Democrat Stacey Abrams and Republican Governor Brian Kemp met on the debate stage for the second time during the Oct. 17 gubernatorial debate in Georgia. They were joined by the Libertarian Party’s Shane Hazel, who made a surprising splash at the event. When Abrams and Kemp first clashed in a contest for leadership of the Peach State in 2018, neither figure was very well known. This time, however, the two are practically household names and they used the debate to do as all political hopefuls endeavor: extol their virtues while playing the blame game with their opponents.
Abrams and Kemp
The night’s first question came from journalist Chuck Williams. He asked Abrams why she has been behind in almost every public poll in Georgia even though she is on the side of public opinion regarding some top concerns, such as abortion, Medicaid expansion, and banning assault weapons. “Polls are a snapshot. The question is, who are they taking a picture of?” the progressive contender responded, avoiding the matter of her unpopularity. “I’m on the right side of history and the right side of the issues.”
One of the most significant lines of questioning probed Abrams on whether she would accept the outcome of the November elections, since she didn’t concede defeat after losing to Kemp in 2018. She was also asked if she would use the same terminology as she has before, including words such as “rigged.” With the Jan. 6 Committee hearings accusing former President Donald Trump of making the same type of claim, this inquiry hit the mark. Abrams argued, “I will always acknowledge the outcome of elections, but I will never deny access to every voter.” She accused Kemp of preventing Americans from voting, saying, “voter suppression is the hallmark of Brian Kemp’s leadership.”
The governor countered with, “Ms. Abrams is just going to do a lot of attacking of my record tonight because she doesn’t want to talk about her own record.” He suggested the 2018 governor’s race had the “largest African American turnout in the country” and that he implemented online voter registration to make it easier for all Georgians to register to vote. “In Georgia, it’s easy to vote and hard to cheat,” Kemp insisted.
Another touchy issue was public safety, specifically with regard to police officers. The governor asked Ms. Abrams how many sheriffs endorsed her and her campaign. The Democrat retorted, “I have to have conversations with the entirety of Georgia. I don’t have the luxury of being part of the good ‘ole boys club where we don’t focus on the needs of our people.”
Kemp pointed out, however, that Abrams’ apparent soft-on-crime stance has alienated the state’s law enforcement personnel. “No sheriffs are endorsing her statewide because of her stances on wanting to defund the police, eliminate cash bail, and serving on the boards of organizations like the Marguerite Casey Foundation that supports and gives grants to organizations that are promoting the defund-the-police movement,” he said.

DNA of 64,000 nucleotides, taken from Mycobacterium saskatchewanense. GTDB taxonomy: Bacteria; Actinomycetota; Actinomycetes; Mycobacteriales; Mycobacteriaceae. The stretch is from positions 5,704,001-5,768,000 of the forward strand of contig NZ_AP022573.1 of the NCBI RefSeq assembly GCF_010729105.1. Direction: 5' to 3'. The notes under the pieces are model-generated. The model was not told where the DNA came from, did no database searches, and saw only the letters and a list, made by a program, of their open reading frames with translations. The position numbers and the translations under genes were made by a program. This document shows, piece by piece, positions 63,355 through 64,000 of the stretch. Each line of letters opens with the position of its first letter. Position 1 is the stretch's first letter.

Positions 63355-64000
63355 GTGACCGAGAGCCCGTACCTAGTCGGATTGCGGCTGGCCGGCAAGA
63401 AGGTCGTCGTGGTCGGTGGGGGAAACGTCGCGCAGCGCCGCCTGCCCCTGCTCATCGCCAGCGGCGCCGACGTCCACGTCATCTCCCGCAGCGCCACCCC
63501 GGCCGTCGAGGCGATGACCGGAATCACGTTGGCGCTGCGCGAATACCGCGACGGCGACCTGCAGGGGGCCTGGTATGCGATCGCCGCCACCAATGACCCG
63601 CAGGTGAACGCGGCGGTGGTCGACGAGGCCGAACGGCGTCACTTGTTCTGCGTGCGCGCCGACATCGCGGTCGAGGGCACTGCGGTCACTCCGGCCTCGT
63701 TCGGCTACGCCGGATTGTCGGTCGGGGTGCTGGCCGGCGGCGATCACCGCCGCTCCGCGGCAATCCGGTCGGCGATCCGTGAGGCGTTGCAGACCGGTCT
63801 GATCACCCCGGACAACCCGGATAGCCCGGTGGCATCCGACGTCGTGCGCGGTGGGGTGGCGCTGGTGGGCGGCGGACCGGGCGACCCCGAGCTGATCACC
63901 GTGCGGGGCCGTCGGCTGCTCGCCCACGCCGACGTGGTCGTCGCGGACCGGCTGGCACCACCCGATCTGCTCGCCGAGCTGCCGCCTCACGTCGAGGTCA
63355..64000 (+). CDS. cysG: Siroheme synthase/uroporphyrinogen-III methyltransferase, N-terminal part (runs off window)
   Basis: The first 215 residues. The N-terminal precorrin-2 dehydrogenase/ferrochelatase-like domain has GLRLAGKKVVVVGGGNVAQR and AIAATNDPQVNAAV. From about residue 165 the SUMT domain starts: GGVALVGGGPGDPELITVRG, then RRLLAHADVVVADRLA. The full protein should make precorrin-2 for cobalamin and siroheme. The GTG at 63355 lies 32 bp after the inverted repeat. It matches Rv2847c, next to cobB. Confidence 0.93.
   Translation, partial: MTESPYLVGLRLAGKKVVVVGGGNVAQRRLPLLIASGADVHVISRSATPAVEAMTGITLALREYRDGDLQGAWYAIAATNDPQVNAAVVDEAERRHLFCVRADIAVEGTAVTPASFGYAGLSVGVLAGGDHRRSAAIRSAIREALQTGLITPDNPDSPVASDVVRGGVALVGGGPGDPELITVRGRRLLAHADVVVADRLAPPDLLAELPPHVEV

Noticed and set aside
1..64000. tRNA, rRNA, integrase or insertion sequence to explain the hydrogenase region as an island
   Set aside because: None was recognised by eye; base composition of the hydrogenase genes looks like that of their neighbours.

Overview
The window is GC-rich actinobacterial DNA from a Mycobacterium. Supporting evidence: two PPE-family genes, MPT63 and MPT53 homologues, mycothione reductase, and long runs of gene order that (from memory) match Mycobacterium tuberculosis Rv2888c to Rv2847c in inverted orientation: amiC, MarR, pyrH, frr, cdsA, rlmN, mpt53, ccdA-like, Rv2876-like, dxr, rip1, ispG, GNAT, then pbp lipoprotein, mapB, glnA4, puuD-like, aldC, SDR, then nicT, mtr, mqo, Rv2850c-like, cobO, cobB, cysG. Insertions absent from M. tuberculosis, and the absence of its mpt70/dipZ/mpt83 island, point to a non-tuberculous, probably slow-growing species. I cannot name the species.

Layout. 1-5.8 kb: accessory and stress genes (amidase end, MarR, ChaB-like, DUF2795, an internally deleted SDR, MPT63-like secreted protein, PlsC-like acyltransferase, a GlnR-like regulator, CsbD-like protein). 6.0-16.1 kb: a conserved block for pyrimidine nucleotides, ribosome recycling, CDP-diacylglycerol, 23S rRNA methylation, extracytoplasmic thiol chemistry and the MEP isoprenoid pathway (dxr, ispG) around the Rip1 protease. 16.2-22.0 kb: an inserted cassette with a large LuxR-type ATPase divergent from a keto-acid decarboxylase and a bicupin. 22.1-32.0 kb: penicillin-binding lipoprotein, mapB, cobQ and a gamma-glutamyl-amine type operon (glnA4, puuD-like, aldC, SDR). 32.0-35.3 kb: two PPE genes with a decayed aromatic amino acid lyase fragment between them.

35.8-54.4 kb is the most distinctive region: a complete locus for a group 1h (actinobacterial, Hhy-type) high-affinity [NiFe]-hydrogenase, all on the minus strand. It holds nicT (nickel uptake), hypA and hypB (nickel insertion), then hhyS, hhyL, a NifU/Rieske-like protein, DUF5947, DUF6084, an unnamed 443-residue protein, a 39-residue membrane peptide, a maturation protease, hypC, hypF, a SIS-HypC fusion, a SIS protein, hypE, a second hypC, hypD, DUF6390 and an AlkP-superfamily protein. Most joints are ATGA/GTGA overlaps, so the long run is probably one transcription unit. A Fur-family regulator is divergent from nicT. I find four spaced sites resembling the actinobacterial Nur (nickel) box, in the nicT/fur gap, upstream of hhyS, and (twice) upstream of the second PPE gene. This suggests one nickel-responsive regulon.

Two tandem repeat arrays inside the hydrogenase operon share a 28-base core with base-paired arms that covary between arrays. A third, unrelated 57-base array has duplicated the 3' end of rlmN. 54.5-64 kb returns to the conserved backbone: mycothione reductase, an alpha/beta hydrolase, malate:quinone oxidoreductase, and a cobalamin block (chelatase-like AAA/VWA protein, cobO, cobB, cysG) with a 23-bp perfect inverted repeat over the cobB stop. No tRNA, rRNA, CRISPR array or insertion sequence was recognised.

Abrams spoke about the racial-minority gap in business and claimed that the way things were going, it would take another one hundred years to bring equality. Kemp said that while she criticized him for keeping businesses open during COVID, Georgia had the “lowest unemployment rate in the country for African Americans” and was in the “top ten in the states for black entrepreneurship.”
An Unexpected Turn
What wasn’t likely expected, though, was the way Libertarian Shane Hazel seemed to steal the show, taking control of the debate and making his arguments heard – despite the moderator’s attempts to control the discussion. A contentious recurring topic was the handling of COVID and lockdowns, as well as how early the governor lifted restrictions. Ms. Abrams insisted that she disapproved of lifting the constraints for health and safety measures, while Mr. Kemp said his actions helped the economy, business owners, and the people.
Mr. Hazel, who used the royal “we” when responding to inquiries, asked a startling question that had more than a few people blinking in confusion. After talking about deaths from the coronavirus, he turned to the governor and asked: “Do you want to say sorry to anybody?” He said there should never have been any kind of limits or closures and then added:
“I think the left and right are fascists, communist socialists, whereas we’re talking about real liberty. Trusting Georgians with those decisions.”
Current polls don’t give much hope for the libertarian who has maybe 2% leaning in his favor, but he made it clear that his end game is to force a runoff vote so that neither of the leading two candidates gains an immediate win on November 8.
Bracing for the Numbers
In 2018, Abrams and Kemp were neck-and-neck in the governor’s race, but at that time, people did not know much about either candidate. Four years later, Georgians have had a chance to get to know them – as well as their campaigns and promises. While Abrams may be leading on concerns such as abortion, the voting public has prioritized inflation and the economy as critical topics this cycle. Governor Kemp is maintaining a solid five-point lead over his challenger with just three weeks to go. If the incumbent can maintain his footing until November, this event may prove to be Stacey Abrams’ swan song.
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